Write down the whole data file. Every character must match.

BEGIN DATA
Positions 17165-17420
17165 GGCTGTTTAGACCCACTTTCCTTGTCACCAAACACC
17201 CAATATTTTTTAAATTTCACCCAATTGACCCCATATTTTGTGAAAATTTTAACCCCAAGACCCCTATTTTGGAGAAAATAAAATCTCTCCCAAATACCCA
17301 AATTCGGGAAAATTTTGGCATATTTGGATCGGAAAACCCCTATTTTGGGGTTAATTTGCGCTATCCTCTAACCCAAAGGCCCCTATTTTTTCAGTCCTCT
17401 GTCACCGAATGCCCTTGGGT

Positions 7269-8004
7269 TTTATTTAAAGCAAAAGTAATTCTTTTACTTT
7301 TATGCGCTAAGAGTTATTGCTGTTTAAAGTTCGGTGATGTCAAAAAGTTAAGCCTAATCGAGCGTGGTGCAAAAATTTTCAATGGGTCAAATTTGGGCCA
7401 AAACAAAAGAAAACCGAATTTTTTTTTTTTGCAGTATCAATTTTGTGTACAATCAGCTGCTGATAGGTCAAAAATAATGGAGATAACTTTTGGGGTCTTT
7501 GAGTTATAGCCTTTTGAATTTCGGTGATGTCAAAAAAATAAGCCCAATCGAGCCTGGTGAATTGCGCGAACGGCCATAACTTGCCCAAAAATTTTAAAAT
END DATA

Positions 17165-17420
17165 GGCTGTTTAGACCCACTTTCCTTGTCACCAAACACC
17201 CAATATTTTTTAAATTTCACCCAATTGACCCCATATTTTGTGAAAATTTTAACCCCAAGACCCCTATTTTGGAGAAAATAAAATCTCTCCCAAATACCCA
17301 AATTCGGGAAAATTTTGGCATATTTGGATCGGAAAACCCCTATTTTGGGGTTAATTTGCGCTATCCTCTAACCCAAAGGCCCCTATTTTTTCAGTCCTCT
17401 GTCACCGAATGCCCTTGGGT

Positions 7269-8004
7269 TTTATTTAAAGCAAAAGTAATTCTTTTACTTT
7301 TATGCGCTAAGAGTTATTGCTGTTTAAAGTTCGGTGATGTCAAAAAGTTAAGCCTAATCGAGCGTGGTGCAAAAATTTTCAATGGGTCAAATTTGGGCCA
7401 AAACAAAAGAAAACCGAATTTTTTTTTTTTGCAGTATCAATTTTGTGTACAATCAGCTGCTGATAGGTCAAAAATAATGGAGATAACTTTTGGGGTCTTT
7501 GAGTTATAGCCTTTTGAATTTCGGTGATGTCAAAAAAATAAGCCCAATCGAGCCTGGTGAATTGCGCGAACGGCCATAACTTGCCCAAAAATTTTAAAAT